Discourse on Voluntary Servitude

We posted about how Alexis de Toqueville was prescient about issues we are facing today. Blogger Clarendon points us back even further, to Etienne de la Boetie who wrote Discourse on Voluntary Servitude way back in 1548. Here he refers to ancient Rome, but the principle about government largesse applies in all times:

Tyrants would distribute largess, a bushel of wheat, a gallon of wine, and a sesterce: and then everybody would shamelessly cry, “Long live the King!” The fools did not realize that they were merely recovering a portion of their own property, and that their ruler could not have given them what they were receiving without having first taken it from them.

The discourse considers “how it happens that so many men, so many villages, so many cities, so many nations, sometimes suffer under a single tyrant who has no other power than the power they give him; who is able to harm them only to the extent to which they have the willingness to bear with him; who could do them absolutely no injury unless they preferred to put up with him rather than contradict him.” Here is another gem:

This method tyrants use of stultifying their subjects [by debasing them] cannot be more clearly observed than in what Cyrus[30] did with the Lydians after he had taken Sardis, their chief city, and had at his mercy the captured Croesus, their fabulously rich king. When news was brought to him that the people of Sardis had rebelled, it would have been easy for him to reduce them by force; but being unwilling either to sack such a fine city or to maintain an army there to police it, he thought of an unusual expedient for reducing it. He established in it brothels, taverns, and public games, and issued the proclamation that the inhabitants were to enjoy them. He found this type of garrison so effective that he never again had to draw the sword against the Lydians.

It’s all worth reading.

Taxing and Spending

President Obama’s budget is going all out. From Obama Delivers $3.6 Trillion Budget Blueprint – WSJ.com:

President Barack Obama delivered a $3.6 trillion budget blueprint to Congress Thursday that aims to “break from a troubled past,” with expanded government activism, tax increases on affluent families and businesses, and spending cuts targeted at those he says profited from “an era of profound irresponsibility.”

The budget blueprint for fiscal year 2010 is one of the most ambitious policy prescriptions in decades, a reordering of the federal government to provide national health care, shift the energy economy away from oil and gas, and boost the federal commitment to education.

Here is a list of the new taxes–some trilllion dollars’ worth over 10 years–that he is proposing:

President Obama’s budget proposes $989 billion in new taxes over the course of the next 10 years, starting fiscal year 2011, most of which are tax increases on individuals.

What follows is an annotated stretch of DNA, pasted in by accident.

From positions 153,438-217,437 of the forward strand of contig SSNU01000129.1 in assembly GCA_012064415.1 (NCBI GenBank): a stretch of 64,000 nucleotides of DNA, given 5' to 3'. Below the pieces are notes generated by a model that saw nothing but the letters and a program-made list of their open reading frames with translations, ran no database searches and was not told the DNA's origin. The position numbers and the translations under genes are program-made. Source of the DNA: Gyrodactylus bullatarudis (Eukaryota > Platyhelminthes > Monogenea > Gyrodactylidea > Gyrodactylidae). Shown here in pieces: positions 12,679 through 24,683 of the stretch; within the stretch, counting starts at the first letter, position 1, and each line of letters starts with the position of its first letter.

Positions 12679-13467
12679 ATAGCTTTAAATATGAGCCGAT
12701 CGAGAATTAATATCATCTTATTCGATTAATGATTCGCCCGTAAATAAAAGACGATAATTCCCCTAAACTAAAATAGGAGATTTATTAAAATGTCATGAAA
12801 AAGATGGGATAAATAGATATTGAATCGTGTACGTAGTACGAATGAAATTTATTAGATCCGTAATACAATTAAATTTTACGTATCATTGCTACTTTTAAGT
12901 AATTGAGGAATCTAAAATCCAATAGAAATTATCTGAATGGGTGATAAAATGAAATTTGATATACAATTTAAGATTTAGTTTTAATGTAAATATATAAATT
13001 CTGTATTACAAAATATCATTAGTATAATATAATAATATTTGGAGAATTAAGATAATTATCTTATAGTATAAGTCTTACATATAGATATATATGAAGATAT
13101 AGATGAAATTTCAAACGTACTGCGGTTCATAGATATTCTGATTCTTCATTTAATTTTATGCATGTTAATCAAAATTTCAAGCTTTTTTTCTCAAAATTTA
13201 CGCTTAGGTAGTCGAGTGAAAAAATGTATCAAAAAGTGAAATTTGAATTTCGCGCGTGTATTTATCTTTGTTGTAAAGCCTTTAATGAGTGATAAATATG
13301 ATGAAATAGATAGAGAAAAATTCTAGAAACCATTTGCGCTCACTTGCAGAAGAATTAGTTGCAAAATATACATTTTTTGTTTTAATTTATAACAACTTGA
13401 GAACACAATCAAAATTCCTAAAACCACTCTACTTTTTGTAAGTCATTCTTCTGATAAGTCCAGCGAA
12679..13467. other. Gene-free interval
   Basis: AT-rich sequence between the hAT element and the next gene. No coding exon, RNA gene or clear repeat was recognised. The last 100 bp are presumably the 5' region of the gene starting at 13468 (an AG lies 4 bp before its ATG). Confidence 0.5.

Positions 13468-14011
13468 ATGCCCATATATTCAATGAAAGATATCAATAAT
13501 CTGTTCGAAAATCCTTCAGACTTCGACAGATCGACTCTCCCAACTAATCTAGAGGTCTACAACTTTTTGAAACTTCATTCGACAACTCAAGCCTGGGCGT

1) On people making more than $250,000.

$338 billion – Bush tax cuts expire
$179 billlion – eliminate itemized deduction
$118 billion – capital gains tax hike

Total: $636 billion/10 years

2) Businesses:

$17 billion – Reinstate Superfund taxes
$24 billion – tax carried-interest as income
$5 billion – codify “economic substance doctrine”
$61 billion – repeal LIFO
$210 billion – international enforcement, reform deferral, other tax reform
$4 billion – information reporting for rental payments
$5.3 billion – excise tax on Gulf of Mexico oil and gas
$3.4 billion – repeal expensing of tangible drilling costs
$62 million – repeal deduction for tertiary injectants
$49 million – repeal passive loss exception for working interests in oil and natural gas properties
$13 billion – repeal manufacturing tax deduction for oil and natural gas companies
$1 billion – increase to 7 years geological and geophysical amortization period for independent producers
$882 million – eliminate advanced earned income tax credit

Total: $353 billion/10 years

Back to doing it ourselves

The economic downturn is bringing out that old virtue of self-reliance. From washingtonpost.com:

The economic downturn is forcing America’s households to learn a tough lesson: how to fend for themselves.

Sales of starter sewing kits have shot up by 30 percent at Wal-Mart as families forgo the tailor. Landscaping companies have suffered a 7 percent drop in revenue over the past year. Procter & Gamble said that it has noticed more questions from customers about how to dye their hair at home to match salon coloring.

The recession has had a powerful effect on the American state of mind. A Washington Post-ABC News poll released yesterday shows Americans have grown increasingly insecure about their finances since mid-September, as fears about making mortgage payments have spread and more believe the economy is in a long-term, serious decline.